From various causes, the farming speculation did not succeed. Indeed, from the time he obtained a situation under government, he gradually began to sink the farmer in the exciseman. Occasionally he assisted in the rustic occupations of Elliesland, but for the most part he was engaged in very different pursuits. In his professional perambulations over the moors of Dumfries-shire he had to encounter temptations which a mind and temperament like his found it difficult to resist. His immortal works had made him universally known and enthusiastically admired; and accordingly he was a welcome guest at every house, from the most princely mansion to the lowest country inn. In the latter he was too frequently to be found as the presiding genius, and master of the orgies. However, he still continued at intervals to cultivate the muse; and, besides a variety of other pieces, he produced at this period the inimitable poem of Tam O’Shanter. Johnson’s Miscellany was also indebted to him for the finest of its lyrics. One pleasing trait of his character must not be overlooked. He superintended the formation of a subscription library in the parish, and took the whole management of it upon himself. These institutions, though common now, were not so short at the period of which we write; and it should never be forgotten that Burns was amongst the first, if not the very first, of their founders in the rural districts of southern Scotland.

Towards the close of 1791 he finally abandoned his farm; and obtaining an appointment to the Dumfries division of excise, he repaired to that town on a salary of £70 per annum. All his principal biographers concur in stating that after settling in Dumfries his moral career was downwards. Heron, who had some acquaintance with the matter, says, “His dissipation became still more deeply habitual; he was here more exposed than in the country to be solicited to share the revels of the dissolute and the idle; foolish young men flocked eagerly about him, and from time to time pressed him to drink with them, that they might enjoy his wit. The Caledonia Club, too, and the Dumfries-shire and Galloway Hunt, had occasional meetings in Dumfries after Burns went to reside there: and the poet was of course invited to share their conviviality, and hesitated not to accept the invitation. In the intervals between his different fits of intemperance, he suffered the keenest anguish of remorse, and horribly afflictive foresight. His Jane behaved with a degree of conjugal and maternal tenderness and prudence, which made him feel more bitterly the evil of his misconduct, although they could not reclaim him.”

This is a dark picture—perhaps too dark. The Rev. Mr. Gray, who, as the teacher of his son, was intimately acquainted with Burns, and had frequent opportunities of judging of his general character and deportment, gives a more amiable portrait of the bard. Being an eye-witness, the testimony of this gentleman must be allowed to have some weight. “The truth is,” says he, “Burns was seldom intoxicated. The drunkard soon becomes besotted, and is shunned even by the convivial. Had he been so, he could not have long continued the idol of every party.” This is strong reasoning; and he goes on to mention other circumstances which seem to confirm the truth of his position. In balancing these two statements, a juster estimate of the moral deportment of Burns may be formed.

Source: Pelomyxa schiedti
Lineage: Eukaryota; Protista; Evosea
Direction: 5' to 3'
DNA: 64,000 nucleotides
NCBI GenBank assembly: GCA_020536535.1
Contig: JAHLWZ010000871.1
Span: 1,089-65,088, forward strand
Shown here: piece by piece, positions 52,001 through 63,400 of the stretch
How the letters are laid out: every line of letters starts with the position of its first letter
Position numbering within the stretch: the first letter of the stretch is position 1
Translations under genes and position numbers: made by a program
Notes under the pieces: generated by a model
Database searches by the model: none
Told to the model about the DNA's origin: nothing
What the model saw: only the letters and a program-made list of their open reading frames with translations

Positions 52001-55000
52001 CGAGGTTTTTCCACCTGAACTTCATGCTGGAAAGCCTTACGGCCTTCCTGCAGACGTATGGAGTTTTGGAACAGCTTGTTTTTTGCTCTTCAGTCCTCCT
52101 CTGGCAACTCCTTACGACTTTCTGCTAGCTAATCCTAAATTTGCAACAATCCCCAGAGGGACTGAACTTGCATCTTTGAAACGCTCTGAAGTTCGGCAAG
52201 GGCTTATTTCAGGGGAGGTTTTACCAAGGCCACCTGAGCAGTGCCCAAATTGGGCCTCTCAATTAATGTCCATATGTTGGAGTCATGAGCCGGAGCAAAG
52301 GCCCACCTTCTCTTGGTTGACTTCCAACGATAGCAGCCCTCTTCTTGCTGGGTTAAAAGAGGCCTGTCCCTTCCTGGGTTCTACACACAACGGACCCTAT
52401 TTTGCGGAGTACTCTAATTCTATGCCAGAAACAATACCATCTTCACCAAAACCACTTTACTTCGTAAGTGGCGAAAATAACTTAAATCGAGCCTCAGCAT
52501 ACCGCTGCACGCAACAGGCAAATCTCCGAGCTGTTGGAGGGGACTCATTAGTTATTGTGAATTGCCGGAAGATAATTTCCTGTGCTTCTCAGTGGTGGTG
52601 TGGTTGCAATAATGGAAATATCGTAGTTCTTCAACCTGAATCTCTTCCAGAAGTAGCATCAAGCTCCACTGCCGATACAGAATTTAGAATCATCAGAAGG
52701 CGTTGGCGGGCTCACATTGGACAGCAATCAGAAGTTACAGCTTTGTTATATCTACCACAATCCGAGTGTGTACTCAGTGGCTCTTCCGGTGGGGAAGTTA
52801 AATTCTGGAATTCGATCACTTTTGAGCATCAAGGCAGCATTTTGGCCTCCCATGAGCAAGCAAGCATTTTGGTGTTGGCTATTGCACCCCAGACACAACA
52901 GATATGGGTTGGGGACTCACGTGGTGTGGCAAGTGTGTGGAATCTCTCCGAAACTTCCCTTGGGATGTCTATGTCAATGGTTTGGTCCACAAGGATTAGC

In the year 1792 party politics ran to a great height in Scotland, and the liberal and independent spirit of Burns did certainly betray him into some indiscretions. A general opinion prevails, that he so far lost the good graces of his superiors by his conduct, as to consider all prospects of future promotion as hopeless. But this appears not to have been the case; and the fact that he acted as supervisor before his death is a strong proof to the contrary. Of his political verses, few have as yet been published. But in these he warmly espoused the cause of the Whigs, which kept up the spleen of the other party, already sufficiently provoked; and this may in some measure account for the bitterness with which his own character was attacked.

Whatever opinion may be formed of the extent of his dissipation in Dumfries, one fact is unquestionable, that his powers remained unimpaired to the last; it was there he produced his finest lyrics, and they are the finest, as well as the purest, that ever delighted mankind. Besides Johnson’s Museum, in which he took an interest to the last, and to which he contributed most extensively, he formed a connection with Mr. George Thomson, of Edinburgh. This gentleman had conceived the laudable design of collecting the national melodies of Scotland, with accompaniments by the most eminent composers, and poetry by the best writers, in addition to those words which were originally attached to them. From the multitude of songs which Burns wrote, from the year 1792 till the commencement of his illness, it is evident that few days could have passed without his producing some stanzas for the work. The following passage from his correspondence, which was also most extensive, proves that his songs were not hurriedly got up, but composed with the utmost care and attention. “Until I am complete master of a tune in my own singing, such as it is,” says he, “I can never compose for it. My way is this: I consider the poetic sentiment correspondent to my idea of the musical expression—then choose my theme—compose one stanza. When that is composed, which is generally the most difficult part of the business, I walk out—sit down now and then—look out for objects in nature round me that are in unison or harmony with the cogitations of my fancy, and workings of my bosom—humming every now and then the air, with the verses I have framed. When I feel my muse beginning to jade, I retire to the solitary fireside of my study, and there commit my effusions to paper; swinging at intervals on the hind legs of my elbow-chair, by way of calling forth my own critical strictures, as my pen goes. Seriously, this, at home, is almost invariably my way.” This is not only interesting for the light which it throws upon his method of composition, but it proves that conviviality had not as yet greater charms for him than the muse.